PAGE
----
British Canoe Union
|This article relies on references to primary sources. (November 2011)|
|British Canoe Union
|Headquarters||National Water Sports Centre, Adbolton Lane, West Bridgford, Nottinghamshire, NG12 2LU|
|Chief Exec||Paul Owen|
|Replaced||British Canoe Association|
1887 saw the formation of the British Canoe Association, which lasted about thirty years. Revived in 1933, it merged with the Canoe Section of the Camping Club of Great Britain. In March 1936, representatives of the Canoe Section of the Camping Club, Clyde Canoe Club, Manchester Canoe Club and the Royal Canoe Club formed the British Canoe Union.
It was incorporated as a company on 30 October 1980.
In 2000 the BCU federalised to become the umbrella organisation for the Home Nation Associations in England (Canoe England), Scotland (Scottish Canoe Association – SCA), Wales (Canoe Wales), and Northern Ireland (Canoe Association of Northern Ireland – CANI).
Canoeing refers to the paddling of an open, non-decked craft (though there are decked canoes) propelled by a single-bladed paddle, generally in a kneeling position, while kayaking involves a closed-deck craft driven by a double-bladed paddle from a seated position. The term canoeing in the UK is often used generically to cover both kayaking and canoeing, in contrast to North American usage where the different terms are used.
The BCU is responsible for leading and setting the overall framework for the National Associations; representing canoeing interests such as coaching and competition at UK and international level.
It formulates standards for training programmes with certification levels. It administers a range of personal performance awards and coaching awards, some of which are recognised by the UKCC.
The BCU is an umbrella organisation which brings together Britain's separate paddlesport organisations: Canoe England, The Scottish Canoe Association, The Welsh Canoeing Association and The Canoe Association of Northern Ireland. It is concerned with all paddlesports in the UK, recreational as well as competitive, in open and closed craft, paddled with single and double-bladed paddles, on inland and coastal waters as well as open ocean.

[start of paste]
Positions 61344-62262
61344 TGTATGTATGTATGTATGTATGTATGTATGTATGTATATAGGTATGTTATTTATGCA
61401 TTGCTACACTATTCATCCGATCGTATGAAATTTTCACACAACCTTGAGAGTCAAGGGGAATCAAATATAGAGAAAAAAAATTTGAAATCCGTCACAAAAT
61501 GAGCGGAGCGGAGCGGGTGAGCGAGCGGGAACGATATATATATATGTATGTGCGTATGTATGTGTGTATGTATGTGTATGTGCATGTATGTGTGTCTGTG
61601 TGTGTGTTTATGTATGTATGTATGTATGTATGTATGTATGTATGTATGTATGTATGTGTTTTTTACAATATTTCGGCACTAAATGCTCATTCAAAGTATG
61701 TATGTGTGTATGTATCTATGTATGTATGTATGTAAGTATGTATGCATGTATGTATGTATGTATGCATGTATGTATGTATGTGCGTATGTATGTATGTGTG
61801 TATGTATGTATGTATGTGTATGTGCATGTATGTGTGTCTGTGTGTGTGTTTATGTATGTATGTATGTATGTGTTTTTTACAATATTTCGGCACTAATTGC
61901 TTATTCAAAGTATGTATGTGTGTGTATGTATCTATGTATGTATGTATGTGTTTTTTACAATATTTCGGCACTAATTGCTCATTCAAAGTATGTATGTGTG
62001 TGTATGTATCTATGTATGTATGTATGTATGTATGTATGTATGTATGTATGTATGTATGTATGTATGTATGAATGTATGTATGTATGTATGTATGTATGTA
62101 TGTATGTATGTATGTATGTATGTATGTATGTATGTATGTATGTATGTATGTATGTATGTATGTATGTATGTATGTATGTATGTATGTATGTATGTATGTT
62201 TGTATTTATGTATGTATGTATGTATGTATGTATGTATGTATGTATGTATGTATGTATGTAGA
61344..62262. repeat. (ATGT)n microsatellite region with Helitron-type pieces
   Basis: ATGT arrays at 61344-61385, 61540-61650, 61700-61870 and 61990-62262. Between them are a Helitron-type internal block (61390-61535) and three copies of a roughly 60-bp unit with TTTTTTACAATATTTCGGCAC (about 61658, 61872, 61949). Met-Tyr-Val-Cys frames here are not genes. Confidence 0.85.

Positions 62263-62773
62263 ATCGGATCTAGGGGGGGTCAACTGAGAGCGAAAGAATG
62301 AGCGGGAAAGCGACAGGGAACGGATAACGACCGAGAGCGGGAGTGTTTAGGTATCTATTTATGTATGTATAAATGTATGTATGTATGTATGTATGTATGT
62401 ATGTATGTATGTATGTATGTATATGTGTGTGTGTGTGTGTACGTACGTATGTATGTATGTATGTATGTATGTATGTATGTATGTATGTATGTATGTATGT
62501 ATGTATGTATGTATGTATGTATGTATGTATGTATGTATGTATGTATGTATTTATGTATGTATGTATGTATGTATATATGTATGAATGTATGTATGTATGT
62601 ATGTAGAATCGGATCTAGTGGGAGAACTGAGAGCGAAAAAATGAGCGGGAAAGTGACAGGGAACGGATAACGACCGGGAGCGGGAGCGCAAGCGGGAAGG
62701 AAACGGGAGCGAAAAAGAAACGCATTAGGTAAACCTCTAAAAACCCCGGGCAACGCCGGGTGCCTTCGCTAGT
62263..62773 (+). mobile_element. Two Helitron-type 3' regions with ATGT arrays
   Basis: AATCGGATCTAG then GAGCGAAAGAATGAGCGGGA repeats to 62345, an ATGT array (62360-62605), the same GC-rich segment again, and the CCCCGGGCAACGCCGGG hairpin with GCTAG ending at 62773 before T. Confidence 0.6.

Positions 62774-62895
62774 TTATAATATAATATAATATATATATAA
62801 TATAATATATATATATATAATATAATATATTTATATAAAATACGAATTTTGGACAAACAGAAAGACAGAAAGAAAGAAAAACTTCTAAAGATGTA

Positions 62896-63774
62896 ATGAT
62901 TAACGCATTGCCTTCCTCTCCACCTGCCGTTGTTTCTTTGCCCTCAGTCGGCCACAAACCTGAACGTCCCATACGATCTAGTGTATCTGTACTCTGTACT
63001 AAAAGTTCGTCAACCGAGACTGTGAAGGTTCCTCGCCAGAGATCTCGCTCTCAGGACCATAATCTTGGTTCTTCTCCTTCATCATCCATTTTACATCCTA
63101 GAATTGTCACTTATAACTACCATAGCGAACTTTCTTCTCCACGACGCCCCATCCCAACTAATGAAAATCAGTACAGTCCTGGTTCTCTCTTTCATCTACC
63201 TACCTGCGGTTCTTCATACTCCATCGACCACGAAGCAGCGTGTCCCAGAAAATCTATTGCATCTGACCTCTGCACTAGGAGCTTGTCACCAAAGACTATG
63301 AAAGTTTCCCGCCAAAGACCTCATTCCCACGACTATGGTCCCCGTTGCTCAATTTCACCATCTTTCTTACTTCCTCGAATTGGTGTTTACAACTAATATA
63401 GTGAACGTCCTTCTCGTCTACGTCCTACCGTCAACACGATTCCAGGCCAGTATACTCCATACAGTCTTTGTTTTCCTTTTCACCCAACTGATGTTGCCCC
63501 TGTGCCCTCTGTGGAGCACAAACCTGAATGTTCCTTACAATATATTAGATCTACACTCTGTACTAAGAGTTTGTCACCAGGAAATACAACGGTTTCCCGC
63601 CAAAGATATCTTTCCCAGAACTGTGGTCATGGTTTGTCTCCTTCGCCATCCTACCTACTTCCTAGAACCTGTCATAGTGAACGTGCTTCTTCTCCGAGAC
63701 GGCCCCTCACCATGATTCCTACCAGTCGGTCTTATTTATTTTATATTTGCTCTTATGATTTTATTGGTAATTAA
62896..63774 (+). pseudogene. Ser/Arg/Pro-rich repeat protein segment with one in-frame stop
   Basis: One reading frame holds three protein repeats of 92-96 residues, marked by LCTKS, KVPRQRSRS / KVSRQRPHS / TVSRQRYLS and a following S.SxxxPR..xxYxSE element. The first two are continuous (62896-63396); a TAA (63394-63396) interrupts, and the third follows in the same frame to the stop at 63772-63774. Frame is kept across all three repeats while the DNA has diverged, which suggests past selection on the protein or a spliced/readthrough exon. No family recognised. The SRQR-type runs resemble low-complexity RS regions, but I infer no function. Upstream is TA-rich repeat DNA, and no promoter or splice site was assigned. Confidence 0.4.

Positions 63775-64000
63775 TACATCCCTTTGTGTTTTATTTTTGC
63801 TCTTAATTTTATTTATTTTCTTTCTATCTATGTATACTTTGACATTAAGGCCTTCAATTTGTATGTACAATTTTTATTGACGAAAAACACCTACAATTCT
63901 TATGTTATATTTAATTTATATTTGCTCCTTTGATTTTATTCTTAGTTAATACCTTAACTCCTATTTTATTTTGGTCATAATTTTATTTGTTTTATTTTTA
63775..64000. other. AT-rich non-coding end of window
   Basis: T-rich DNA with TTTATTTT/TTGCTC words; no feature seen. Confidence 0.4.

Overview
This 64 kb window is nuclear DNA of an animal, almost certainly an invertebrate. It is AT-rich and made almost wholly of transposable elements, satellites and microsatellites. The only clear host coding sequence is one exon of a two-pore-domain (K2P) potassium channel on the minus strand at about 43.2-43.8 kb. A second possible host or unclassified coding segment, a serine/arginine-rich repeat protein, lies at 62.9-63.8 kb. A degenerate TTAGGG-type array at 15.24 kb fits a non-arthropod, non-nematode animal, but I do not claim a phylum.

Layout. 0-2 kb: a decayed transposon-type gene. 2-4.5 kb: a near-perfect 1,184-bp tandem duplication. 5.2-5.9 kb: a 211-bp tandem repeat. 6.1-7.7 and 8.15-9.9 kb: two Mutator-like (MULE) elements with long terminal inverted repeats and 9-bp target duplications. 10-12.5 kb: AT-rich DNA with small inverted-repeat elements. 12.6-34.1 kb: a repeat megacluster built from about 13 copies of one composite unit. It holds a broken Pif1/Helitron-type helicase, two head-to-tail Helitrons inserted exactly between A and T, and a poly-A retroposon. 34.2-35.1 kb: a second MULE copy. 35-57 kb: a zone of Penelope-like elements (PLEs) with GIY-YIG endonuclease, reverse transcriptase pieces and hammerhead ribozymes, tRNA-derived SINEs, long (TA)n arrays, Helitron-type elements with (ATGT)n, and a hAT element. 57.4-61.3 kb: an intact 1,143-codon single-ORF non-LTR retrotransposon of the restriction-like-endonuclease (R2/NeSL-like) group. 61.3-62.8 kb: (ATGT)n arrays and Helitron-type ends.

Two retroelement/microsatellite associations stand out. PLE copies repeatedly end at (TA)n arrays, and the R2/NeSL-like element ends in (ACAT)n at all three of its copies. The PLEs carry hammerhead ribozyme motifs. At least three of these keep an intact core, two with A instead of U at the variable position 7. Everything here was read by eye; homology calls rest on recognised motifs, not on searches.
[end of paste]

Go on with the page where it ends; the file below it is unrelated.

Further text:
It is head-quartered in National Water Sports Centre, Nottinghamshire, which is also the base of Canoe England. Previously they were based in Bingham, Nottinghamshire.
The organisation creates the rules for competitive canoeing used throughout the UK and has over 30,000 individual members, 625 affiliated clubs and 145 approved centres. It is unique among national sporting certifying bodies in requiring continuous membership for qualifications to remain valid; thus it's membership is not strictly voluntary and may not accurately reflect the organisation's popularity.
The BCU has been attempting for over fifty years to increase the extremely limited public access to English and Welsh rivers. It recently started a Rivers Access Campaign which aims to raise public awareness of the problems that kayakers and canoeists face in accessing the rivers of England and Wales (the right to paddle on Scottish rivers is already written into the law). This campaign aims to bring about changes in the law for England and Wales similar to those now established in Scotland that will open up more rivers to the public.
The British Canoe Union's official charity partner is the Canoe Foundation.
- Official website
- Canoe Foundation – Official Charity Partner of the BCU and Home Nation Associations